Visit various work places and you will notice that there are more male employees than females. Furthermore, the top positions in such workplaces are also held by men. There exists a disparity between males and females when it comes to their participation in socioeconomic activities. Most vibrant business ventures are owned by men and this is so heartrending as one wonders where women are in all this.  

What does this tell us about girls in Malawi?
 If we again take our story to the typical rural villages of Nkhata Bay, you will find that there are many girls who dropped out of school and have now become mothers while their male counterparts are still in school.

Why is the situation like this?
Posing this question to a number of girls, one of the most common answers which one gets is poverty. To a certain extent, poverty triggers a number of undesirable circumstances that force girls to drop out of school, marry at a tender age and start bearing children even before they reach their 18th birthday. I know some girls who used to travel over 10 kilometres a day to and from school.  Some girls in this kind of a situation try their best to walk but they eventually get tired of the long distance which they cover 5 days a week.

Some lustful men take advantage of this and entice the girls with money forcing the girls to sleep with them in exchange for transport money to hire a Kabanza (Taxi Bicycle) to school.

Furthermore, there are also other dangers that accompany the issue of girls covering long distances to school. We talk of Gender Based Violence cases which the girls are exposed to as they are going or coming from school. There have also been incidents of rape cases which force a majority of girls to withdraw from school because they are afraid of being raped.

After dropping out of school various challenges come up in the lives of these innocent Malawian girls who do not have anything better to do at home. Basically, their lives are then characterised by teen motherhood, child marriages and their associated problems.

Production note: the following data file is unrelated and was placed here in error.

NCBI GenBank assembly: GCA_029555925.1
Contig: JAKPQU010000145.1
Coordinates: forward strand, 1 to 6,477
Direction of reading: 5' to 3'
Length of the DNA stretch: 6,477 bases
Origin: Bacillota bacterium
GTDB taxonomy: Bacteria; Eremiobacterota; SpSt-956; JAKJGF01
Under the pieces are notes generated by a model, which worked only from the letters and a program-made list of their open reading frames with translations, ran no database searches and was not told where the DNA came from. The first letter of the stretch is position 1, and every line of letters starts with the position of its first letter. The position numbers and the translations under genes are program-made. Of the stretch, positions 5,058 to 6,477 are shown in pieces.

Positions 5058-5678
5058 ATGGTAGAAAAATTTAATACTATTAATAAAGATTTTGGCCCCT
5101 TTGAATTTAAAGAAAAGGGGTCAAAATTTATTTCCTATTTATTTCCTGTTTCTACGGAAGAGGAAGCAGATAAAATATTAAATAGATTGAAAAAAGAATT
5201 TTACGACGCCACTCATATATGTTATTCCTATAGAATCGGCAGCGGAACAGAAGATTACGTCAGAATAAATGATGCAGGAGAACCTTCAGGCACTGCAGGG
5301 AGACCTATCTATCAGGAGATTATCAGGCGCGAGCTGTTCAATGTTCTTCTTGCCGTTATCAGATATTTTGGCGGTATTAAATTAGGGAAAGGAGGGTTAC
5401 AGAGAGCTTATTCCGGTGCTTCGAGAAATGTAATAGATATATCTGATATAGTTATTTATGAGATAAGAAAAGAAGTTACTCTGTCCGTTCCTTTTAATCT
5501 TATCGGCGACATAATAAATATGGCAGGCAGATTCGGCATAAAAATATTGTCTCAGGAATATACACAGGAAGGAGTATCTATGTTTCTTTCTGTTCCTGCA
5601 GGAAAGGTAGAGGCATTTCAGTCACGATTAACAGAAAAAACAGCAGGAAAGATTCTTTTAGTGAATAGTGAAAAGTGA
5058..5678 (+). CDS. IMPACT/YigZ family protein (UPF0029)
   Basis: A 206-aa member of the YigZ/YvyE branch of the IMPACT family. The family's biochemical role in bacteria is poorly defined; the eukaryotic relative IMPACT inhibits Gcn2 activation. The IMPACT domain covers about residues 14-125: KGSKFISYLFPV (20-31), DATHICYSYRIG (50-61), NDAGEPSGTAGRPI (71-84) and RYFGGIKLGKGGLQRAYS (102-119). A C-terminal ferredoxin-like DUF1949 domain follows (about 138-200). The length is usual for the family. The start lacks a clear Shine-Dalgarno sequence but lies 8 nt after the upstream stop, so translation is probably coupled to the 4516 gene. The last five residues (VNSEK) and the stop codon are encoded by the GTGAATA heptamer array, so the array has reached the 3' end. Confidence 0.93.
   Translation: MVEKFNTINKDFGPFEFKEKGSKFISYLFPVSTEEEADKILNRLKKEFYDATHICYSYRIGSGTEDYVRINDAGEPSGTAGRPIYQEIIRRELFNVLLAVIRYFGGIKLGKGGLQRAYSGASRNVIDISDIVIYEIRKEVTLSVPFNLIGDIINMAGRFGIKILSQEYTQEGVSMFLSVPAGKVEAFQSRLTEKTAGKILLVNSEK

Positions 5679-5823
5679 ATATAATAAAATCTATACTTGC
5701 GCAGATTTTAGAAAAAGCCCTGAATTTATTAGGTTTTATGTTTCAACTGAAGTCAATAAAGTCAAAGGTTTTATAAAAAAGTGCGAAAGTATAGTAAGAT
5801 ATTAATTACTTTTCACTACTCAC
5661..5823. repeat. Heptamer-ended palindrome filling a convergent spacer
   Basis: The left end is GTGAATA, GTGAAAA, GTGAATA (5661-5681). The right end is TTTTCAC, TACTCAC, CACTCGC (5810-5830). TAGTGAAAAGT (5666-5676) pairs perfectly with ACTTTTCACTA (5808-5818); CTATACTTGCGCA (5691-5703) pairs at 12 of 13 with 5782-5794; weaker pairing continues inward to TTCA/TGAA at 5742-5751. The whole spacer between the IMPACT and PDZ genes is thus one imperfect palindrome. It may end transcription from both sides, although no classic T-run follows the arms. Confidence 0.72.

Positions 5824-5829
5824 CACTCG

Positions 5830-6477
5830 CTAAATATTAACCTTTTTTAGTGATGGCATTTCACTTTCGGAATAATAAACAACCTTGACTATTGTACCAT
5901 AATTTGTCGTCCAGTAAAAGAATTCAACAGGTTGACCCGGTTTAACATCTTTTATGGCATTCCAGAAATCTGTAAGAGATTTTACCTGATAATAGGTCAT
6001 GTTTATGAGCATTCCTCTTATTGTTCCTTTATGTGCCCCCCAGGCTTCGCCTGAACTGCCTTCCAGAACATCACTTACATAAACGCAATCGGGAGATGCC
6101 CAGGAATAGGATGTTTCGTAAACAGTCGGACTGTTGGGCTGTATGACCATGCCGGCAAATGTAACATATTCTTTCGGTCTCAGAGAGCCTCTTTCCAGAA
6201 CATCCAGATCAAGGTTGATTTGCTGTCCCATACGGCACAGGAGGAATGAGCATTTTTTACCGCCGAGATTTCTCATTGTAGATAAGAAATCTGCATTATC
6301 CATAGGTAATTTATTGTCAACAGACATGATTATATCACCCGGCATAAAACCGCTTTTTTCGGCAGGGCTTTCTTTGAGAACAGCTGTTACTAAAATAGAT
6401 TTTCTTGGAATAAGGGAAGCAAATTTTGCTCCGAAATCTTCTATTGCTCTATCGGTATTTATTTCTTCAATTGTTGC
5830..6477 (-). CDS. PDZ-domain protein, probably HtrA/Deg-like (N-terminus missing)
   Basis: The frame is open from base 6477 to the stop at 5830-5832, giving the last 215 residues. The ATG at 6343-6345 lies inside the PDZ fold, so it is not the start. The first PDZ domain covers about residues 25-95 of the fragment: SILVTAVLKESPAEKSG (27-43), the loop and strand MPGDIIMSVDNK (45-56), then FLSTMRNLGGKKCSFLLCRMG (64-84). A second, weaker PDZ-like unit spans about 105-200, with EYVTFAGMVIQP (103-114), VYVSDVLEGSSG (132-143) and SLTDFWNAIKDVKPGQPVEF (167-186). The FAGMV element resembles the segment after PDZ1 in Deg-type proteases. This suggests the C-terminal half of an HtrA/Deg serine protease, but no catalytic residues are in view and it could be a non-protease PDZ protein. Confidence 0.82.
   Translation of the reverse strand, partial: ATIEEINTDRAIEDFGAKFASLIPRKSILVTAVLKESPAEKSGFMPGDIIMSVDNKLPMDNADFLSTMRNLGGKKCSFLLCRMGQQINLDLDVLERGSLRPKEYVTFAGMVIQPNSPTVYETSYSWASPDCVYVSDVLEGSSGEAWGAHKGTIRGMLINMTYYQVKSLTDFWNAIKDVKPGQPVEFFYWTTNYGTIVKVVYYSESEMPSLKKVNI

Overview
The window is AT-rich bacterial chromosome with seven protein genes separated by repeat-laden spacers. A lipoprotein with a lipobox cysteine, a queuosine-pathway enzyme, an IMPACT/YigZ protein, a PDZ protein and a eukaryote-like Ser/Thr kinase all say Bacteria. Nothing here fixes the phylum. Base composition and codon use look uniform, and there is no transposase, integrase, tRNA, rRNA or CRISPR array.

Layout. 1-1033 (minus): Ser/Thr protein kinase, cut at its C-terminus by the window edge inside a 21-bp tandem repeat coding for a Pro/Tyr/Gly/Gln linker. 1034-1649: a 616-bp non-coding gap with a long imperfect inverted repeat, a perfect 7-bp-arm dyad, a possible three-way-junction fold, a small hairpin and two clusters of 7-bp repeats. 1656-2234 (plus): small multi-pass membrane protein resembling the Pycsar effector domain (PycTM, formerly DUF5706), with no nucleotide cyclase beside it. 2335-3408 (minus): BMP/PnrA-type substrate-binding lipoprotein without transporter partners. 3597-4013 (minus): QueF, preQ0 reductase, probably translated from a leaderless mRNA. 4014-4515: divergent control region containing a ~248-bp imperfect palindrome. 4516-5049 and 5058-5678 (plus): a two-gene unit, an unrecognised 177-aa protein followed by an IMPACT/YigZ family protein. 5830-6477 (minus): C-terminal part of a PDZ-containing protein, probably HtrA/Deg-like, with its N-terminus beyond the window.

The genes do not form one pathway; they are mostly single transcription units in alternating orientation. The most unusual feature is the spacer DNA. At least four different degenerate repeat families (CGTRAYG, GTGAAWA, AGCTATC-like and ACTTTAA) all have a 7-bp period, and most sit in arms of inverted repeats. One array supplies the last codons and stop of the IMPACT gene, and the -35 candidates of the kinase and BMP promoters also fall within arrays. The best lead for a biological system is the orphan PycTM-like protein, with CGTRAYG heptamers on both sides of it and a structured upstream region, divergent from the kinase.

Is this the only course a girl’s life can take?

Sometimes, traditional backgrounds and a lack of exposure to role models also play a part in forcing a girl to marry or fall pregnant at tender age. In most village settings, you cannot find a girl who successfully finished primary let alone secondary school education. Having role models or being aware of the importance of education can make girls understand and work hard despite challenges like distance. On the issues of fear of being raped; girls can avoid such a scenario by just walking in groups and no one can dare come near them. It is very clear that dropping out of school because of poverty does not help matters rather it just increases the poverty levels.

However, there is still a need to make sure that there are enough schools with enough learning and teaching materials. Some girls whom I had a chat with also told me that they do not feel comfortable to sit on the floor. Isn’t this the responsibility of the government, well-wishers or the corporate world to support with materials like books, desks etc

Things are not supposed to be this way. There is a need for CHANGE. The situation is not only bad for Malawian girls  who live in Nkhata Bay district, many girls in various parts of the world especially those in Africa face a number of changes. We can do something to improve the social economic welfare of all including girls, boys, women and men.  Equity, equality and fairness should rule us and be the cornerstones of our society. The weapon of change is in our hands! What steps are you taking to bring change in the lives of girls?    

By: Brian Chiumia